In 2010, I decided to skip my high school graduation. Unlike in 2020, my decision was optional, not because of school closures. However, the same regrets, the same worries, the same "unfinished business" of missing one's graduation remains. For many teenagers, high school was their life. They were the "big fish" in their pond. Leaving high school was the end of their life and the beginning of horrible adulthood.

Or… is it? Is there that much of a difference? Do I regret missing grad? Did I feel it did me any good?

This article broke down my life after missing grad; the ups, the downs, and the life I lived afterward. Some people didn't feel this article and my decisions really paralleled the challenges of today's graduation class, but others said they appreciated it's raw honesty. I'll leave that up to you.  

7. Does Regina Really Have a Dead Baby Museum? (633 page views)

Does Regina Really Have a Dead Baby Museum?

2020's Halloween Special was one I had been working on for years. Buried deep inside the Regina General Hospital is John Champaux's "Pathological Museum". The museum was full of organs, tissues, and unborn children. The purpose of the museum was to find a cure for cancer, and in 1971 Champaux finally found it.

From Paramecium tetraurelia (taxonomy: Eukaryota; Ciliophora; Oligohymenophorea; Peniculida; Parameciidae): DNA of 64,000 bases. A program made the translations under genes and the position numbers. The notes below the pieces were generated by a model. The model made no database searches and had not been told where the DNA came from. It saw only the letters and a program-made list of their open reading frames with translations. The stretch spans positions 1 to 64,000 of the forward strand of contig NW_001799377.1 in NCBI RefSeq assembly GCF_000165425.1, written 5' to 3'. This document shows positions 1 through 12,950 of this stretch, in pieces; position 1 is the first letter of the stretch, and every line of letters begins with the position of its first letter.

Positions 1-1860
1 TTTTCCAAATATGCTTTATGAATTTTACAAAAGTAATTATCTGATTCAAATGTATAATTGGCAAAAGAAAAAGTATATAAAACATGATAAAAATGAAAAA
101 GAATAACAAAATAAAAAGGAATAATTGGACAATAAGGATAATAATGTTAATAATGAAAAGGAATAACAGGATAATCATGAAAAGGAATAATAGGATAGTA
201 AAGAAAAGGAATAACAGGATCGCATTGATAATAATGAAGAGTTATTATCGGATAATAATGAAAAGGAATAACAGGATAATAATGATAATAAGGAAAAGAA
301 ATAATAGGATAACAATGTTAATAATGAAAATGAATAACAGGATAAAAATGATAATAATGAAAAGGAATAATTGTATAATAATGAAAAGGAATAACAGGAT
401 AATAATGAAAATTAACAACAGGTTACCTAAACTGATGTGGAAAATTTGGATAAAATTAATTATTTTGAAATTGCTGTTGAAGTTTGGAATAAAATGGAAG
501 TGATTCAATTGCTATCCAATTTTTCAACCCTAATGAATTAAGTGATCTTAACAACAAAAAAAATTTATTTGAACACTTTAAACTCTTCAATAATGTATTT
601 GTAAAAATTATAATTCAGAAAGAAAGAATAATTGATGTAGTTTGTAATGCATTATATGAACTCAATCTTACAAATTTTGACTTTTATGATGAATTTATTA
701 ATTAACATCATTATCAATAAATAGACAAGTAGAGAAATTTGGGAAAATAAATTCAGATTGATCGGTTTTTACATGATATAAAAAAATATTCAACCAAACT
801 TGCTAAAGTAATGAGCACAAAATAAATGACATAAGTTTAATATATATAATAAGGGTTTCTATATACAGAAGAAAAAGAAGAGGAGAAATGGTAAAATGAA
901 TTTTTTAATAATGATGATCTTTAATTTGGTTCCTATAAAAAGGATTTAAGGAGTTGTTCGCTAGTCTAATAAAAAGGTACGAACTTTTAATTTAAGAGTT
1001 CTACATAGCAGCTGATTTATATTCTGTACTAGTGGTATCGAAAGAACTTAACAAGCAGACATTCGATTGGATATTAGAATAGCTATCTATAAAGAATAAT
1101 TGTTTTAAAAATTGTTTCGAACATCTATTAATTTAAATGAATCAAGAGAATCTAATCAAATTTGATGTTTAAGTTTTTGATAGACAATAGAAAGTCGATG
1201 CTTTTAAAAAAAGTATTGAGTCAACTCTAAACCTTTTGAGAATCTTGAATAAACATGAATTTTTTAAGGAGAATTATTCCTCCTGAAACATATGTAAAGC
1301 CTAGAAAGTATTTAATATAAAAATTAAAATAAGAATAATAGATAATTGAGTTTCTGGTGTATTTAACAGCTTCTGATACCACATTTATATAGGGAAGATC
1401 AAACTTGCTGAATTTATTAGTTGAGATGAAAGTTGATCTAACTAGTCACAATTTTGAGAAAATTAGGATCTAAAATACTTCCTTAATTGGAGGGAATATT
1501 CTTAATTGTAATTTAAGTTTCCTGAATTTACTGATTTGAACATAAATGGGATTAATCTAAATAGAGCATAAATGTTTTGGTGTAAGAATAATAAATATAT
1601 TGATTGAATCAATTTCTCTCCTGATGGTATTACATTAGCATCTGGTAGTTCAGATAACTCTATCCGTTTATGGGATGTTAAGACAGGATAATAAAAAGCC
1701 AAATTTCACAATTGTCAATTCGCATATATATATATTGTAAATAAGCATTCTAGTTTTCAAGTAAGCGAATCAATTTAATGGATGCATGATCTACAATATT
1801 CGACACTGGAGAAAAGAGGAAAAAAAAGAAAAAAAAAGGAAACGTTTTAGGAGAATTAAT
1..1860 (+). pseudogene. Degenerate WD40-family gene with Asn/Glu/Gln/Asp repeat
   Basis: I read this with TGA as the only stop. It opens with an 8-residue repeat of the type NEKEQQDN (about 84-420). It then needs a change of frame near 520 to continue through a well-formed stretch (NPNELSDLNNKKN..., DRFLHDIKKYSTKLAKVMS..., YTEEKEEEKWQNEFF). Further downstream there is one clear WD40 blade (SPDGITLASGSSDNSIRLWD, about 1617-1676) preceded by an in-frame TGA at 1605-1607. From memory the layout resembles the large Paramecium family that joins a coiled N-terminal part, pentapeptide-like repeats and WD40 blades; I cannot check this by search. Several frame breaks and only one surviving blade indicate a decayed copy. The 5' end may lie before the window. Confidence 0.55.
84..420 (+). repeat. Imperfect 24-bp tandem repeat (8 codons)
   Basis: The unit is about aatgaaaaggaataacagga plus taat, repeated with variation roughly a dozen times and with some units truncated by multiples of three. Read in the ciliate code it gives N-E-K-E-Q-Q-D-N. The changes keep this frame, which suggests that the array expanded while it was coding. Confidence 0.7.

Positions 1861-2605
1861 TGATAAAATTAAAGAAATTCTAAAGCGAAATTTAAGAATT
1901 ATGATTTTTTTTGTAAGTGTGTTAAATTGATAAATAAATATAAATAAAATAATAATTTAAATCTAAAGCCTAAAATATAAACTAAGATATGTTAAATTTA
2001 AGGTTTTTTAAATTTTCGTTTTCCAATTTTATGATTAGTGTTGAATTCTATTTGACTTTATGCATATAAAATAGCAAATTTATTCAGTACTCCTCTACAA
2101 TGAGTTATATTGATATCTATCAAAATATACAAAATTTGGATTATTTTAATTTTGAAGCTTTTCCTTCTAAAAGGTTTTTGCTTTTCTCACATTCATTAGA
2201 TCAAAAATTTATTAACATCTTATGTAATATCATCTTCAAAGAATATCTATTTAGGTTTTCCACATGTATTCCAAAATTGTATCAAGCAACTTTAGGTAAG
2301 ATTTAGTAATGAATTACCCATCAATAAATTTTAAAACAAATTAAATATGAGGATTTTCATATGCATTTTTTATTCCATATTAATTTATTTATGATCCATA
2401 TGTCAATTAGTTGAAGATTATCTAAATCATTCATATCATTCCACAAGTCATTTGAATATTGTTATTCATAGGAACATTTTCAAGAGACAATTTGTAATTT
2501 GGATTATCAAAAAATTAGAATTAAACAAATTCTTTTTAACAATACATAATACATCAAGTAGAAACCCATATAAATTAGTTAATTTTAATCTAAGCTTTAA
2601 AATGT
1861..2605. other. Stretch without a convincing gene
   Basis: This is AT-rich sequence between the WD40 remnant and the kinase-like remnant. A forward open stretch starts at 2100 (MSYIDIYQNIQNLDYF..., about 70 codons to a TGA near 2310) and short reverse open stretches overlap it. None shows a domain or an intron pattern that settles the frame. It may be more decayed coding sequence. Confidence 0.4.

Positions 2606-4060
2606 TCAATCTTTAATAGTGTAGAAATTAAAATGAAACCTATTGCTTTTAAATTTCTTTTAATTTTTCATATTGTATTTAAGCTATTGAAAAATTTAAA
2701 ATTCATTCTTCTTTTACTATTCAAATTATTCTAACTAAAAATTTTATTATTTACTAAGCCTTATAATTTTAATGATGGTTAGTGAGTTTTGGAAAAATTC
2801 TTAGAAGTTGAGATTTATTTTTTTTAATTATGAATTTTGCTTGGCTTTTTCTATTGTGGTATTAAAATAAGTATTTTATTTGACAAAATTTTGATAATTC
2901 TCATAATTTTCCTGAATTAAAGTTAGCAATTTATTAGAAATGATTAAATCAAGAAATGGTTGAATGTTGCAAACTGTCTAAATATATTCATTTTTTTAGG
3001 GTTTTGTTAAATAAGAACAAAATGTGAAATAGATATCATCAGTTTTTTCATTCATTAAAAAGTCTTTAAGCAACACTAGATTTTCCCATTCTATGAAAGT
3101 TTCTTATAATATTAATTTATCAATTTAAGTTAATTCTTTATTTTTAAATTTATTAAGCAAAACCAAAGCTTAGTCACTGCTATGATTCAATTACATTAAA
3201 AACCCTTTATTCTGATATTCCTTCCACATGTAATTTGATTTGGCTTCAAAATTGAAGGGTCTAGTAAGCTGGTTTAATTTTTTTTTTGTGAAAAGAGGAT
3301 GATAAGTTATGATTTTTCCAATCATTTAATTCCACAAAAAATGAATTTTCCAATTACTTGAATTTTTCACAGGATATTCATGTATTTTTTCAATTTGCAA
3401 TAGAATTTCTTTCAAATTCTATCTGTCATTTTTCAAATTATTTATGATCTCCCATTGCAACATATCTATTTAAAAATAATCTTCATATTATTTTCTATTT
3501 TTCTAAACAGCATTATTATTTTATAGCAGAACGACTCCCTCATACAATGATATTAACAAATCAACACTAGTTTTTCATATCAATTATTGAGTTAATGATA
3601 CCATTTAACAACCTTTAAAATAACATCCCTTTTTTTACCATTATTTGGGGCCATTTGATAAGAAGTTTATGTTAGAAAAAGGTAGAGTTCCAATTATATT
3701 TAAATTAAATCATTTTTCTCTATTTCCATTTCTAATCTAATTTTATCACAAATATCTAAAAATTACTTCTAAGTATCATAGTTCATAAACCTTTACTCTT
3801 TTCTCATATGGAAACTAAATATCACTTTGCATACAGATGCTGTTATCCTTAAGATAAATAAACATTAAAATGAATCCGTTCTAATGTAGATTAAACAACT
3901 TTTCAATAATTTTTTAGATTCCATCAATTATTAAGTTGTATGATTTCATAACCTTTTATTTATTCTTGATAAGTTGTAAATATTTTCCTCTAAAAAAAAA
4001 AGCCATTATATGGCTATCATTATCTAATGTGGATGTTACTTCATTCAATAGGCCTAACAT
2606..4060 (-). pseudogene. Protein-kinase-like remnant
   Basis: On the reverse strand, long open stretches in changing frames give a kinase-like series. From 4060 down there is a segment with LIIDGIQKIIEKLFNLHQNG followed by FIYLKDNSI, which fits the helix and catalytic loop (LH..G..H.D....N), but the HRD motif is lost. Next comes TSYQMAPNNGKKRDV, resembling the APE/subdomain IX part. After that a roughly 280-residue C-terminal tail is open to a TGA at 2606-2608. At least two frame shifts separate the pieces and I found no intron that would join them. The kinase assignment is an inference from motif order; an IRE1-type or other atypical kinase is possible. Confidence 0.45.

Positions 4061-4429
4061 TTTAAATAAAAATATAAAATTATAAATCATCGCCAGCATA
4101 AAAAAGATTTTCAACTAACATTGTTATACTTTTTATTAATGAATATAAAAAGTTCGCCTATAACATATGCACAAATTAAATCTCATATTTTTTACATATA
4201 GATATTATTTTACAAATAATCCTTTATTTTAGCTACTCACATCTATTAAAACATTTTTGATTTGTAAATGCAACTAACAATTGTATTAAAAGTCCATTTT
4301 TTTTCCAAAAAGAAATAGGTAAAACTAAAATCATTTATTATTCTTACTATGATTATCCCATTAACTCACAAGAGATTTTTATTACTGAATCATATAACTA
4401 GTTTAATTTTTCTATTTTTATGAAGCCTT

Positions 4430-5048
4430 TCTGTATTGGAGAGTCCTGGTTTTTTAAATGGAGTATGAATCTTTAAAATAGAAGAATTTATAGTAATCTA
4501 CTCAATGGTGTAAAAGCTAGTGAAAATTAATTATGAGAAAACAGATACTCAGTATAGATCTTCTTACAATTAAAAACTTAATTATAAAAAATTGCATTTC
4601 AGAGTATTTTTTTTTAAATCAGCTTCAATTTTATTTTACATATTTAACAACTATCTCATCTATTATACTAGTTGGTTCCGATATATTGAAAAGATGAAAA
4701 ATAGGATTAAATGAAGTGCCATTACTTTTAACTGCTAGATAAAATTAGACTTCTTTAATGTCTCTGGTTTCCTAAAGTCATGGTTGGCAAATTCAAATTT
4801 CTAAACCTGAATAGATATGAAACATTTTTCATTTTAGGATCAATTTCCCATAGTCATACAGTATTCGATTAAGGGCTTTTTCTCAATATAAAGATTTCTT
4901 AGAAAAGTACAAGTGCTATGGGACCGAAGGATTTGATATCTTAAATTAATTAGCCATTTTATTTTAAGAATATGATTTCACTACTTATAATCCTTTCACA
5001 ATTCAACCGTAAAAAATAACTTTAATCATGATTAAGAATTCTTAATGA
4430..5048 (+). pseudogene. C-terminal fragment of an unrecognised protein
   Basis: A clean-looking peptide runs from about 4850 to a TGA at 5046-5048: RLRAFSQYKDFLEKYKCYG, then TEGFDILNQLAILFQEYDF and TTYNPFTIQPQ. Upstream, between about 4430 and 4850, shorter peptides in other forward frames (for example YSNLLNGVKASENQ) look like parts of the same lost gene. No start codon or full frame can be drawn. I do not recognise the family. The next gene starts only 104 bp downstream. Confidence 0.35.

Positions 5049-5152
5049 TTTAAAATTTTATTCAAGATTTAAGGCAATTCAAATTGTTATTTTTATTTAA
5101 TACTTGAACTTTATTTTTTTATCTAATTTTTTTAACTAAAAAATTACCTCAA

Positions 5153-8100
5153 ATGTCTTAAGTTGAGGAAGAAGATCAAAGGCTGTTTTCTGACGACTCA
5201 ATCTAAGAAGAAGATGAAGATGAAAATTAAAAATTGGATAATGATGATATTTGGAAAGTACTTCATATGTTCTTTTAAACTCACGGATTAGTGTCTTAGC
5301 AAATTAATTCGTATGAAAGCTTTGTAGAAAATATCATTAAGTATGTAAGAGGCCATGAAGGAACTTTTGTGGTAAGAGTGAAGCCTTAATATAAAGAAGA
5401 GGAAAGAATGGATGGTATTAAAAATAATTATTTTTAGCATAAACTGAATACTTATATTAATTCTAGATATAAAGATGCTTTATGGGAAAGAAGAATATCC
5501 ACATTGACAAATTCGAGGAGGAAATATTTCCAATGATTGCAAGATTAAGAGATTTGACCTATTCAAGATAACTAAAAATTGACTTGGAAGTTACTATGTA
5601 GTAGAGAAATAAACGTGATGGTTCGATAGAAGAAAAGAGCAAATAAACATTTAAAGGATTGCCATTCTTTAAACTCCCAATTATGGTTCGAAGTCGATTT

But his manuscript remains unpublished, and after his death in 1993, his museum was hidden, and placed in storage.

Today, as cancer takes more than 70,000 Canadian lives per year, the answer to one of medicine's greatest questions may be right under our noses. This was my attempt to explain it and bring to life the works of Champaux all these years later.

6. Is Jack Keaton's Closed? (644 page views)

Is Jack Keaton's Closed?

Before I start: I wrote over thirty articles this year and this one cracked my top six? Really??

Rumours began to swirl in mid-February that Jack Keaton's had closed their doors. Had they waited a month they may have been able to apply for some COVID-19 subsidies, but instead, they left their employees unpaid, left their rent unpaid, got off their asses* and got the heck out of Dodge.